Leftovers: Just as restaurant critics do not collude on the timing of their reviews, they do not announce themselves when they show up at eating establishments. Would someone please tell that to Wise Guys Pizza? The new thin-crust, New York-style pie joint owned by Gabe Reid (ex of Anthony's) recently opened its doors at 2740 South Wadsworth in Lakewood, and their grand opening was attended by another faux Jason Sheehan demanding free food and claiming to be me. He wasn't. Once again, all you restaurant folk out there should keep this in mind: I'll never come up to you looking for free grub. I'll never come up to you asking for free anything. As a matter of fact, I'll never come up to you period, because I am an anonymous critic -- which means that if I'm doing my job right, you'll never know I'm there.

Apparently the guy got stellar service and a couple of great slices courtesy of Gabe and crew. But for everyone else, just remember that the next time you get some punk-ass loser in the joint claiming to be me and using my good name to extort free drinks and chili dogs from the help, just kick him in the nuts and 86 the prick.

Peet's Coffee and Tea -- the coffee-shop group that grew up in Berkeley's so-called gourmet ghetto, which spawned everything from The Cheese Board to Chez Panisse -- has its first Denver location. The new spot, at 2500 East Second Avenue, opened on October 30 and is staying true to the fresh-roasted/artisan-blend philosophy that's kept Peet's growing and the joe flowing since the opening of the first Peet's coffee shop and roastery on Vine Street in Berkeley back in 1966.

Trattoria Stella is moving forward with a second location at 3201 East Colfax Avenue, but things are moving sloooow. I talked to owner Thomas Sumners, and he assured me that while it won't take a year before Stella's the Second makes its debut, it also won't be anytime soon. The biggest issue is a giant billboard on top of the building that has to come down before the crew from Stella's can start moving in, and that's proving to be easier said than done.

"It's always something, isn't it?" Sumners asks. "I wish it was the kind of thing where we could just throw money at it until it went away, but we don't have that kind of money, so it's going to take time."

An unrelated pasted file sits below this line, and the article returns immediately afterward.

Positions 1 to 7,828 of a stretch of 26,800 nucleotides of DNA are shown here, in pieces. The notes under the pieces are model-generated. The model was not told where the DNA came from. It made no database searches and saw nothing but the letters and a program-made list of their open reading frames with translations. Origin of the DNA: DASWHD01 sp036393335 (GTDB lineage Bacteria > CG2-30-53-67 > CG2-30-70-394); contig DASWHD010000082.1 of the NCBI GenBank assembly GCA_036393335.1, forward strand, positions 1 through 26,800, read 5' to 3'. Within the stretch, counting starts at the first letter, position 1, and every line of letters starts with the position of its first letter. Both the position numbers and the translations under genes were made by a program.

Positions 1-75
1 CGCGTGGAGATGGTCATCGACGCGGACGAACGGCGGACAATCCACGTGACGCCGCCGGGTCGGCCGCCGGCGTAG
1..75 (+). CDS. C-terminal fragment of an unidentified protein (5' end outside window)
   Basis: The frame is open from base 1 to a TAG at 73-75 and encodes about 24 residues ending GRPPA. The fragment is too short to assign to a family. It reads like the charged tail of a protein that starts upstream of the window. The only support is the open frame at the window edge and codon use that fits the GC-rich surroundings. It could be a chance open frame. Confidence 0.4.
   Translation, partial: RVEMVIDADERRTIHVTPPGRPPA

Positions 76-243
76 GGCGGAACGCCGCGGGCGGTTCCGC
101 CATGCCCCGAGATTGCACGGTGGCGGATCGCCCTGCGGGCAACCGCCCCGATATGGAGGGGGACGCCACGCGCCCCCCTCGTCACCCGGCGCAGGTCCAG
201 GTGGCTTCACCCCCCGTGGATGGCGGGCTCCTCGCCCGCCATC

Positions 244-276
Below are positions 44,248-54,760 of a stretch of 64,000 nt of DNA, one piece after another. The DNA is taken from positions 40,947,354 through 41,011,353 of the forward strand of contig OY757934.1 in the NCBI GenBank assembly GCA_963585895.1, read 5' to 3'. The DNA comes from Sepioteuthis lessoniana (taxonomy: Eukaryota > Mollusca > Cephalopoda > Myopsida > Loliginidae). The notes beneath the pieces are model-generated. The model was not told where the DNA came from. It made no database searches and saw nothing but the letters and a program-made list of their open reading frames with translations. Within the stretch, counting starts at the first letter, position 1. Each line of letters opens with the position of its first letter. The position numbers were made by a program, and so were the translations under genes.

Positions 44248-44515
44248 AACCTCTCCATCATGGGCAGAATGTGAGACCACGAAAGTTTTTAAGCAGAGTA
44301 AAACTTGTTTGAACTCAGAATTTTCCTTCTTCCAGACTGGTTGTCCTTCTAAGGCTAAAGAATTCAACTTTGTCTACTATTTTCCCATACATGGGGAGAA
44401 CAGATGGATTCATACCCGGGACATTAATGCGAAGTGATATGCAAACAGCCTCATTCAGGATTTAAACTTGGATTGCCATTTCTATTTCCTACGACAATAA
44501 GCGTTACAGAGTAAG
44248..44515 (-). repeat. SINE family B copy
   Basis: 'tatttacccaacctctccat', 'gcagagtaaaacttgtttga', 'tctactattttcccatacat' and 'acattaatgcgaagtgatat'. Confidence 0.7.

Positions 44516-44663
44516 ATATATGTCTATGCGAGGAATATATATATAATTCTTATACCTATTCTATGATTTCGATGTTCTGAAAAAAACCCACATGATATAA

While he's waiting, Sumners and his crew -- along with new chef Jennifer Blakeslee -- are discussing menus. "Probably American nouvelle," Sumners says. Since the two restaurants will be sharing staff, Sumner and his wife, Marna (who also does the baking and Sunday brunches at Stella's), want a setup where their cooks will be able to do different things without getting bored. "But we're still going back and forth on that," he adds. "We didn't want to do Italian, because we're already doing that here. And the cooks wanted something where they'd be able to do some more of their own dishes."

Speaking of doing their own thing, two of Denver's big names are moving on -- again. Jeff Saudo, the chef at Mel's ("Hum Enchanted Evening," October 9), is leaving his post at Mel and Jane Master's temple to new American cuisine. He plans to spend more time with his family, including a new daughter, and eventually head back East, toward North Carolina and home. "It is a loss, but it will be good for him personally," says Mel. "The good news is, we managed to get my old chef and friend Tyler Wiard back."

Yup, that's right. Saudo's last day at Mel's will be on January 1, and Wiard's first day back will be January 2. He worked at Mel's in the late '90s, then again briefly as a fill-in before Saudo came on. This means the Fourth Story, where Wiard has been working for the last year and a half, is now looking for another chef -- the seventh in seven years -- to run its embattled kitchen.

And finally, the owners of Boulder's Triana decided late last week to close up shop after three years on the Pearl Street Mall. "We've had a tough run financially in the last year," says Adam DeVito. "We really tried to be this accessible place -- warm, but still sensual. We wanted to be girl-next-door sexy, but not the kind of place where you had to hold your breath just to walk through the door." Unfortunately, thanks to some lousy positioning, Triana got lumped in among all the other weekend destination restaurants in Boulder and was never able to hold on to a weekday crowd. Not even some great menus and a fantastic happy hour helped. "And then "Eventually, the financial strain got to be too much." And what does DeVito plan to do next? "Never the restaurant business again."

Luckily, not everyone feels that way. The 1039 Pearl Street address has already been snapped up, and a new chef-owned restaurant called simply The Kitchen will be opening in the space come spring. No word yet on the food, but new owners Hugo Matheson (from Trios) and Kimbal Musk will try to create a place that will trade on the warm, intimate architecture of the old Triana while still creating a friendly, approachable weekday hangout.

And for any of you left holding (legitimate) Triana gift certificates issued after September 15, they can be redeemed for cash before the end of the year by calling the office of Aarone Appel, at 303-545-5755.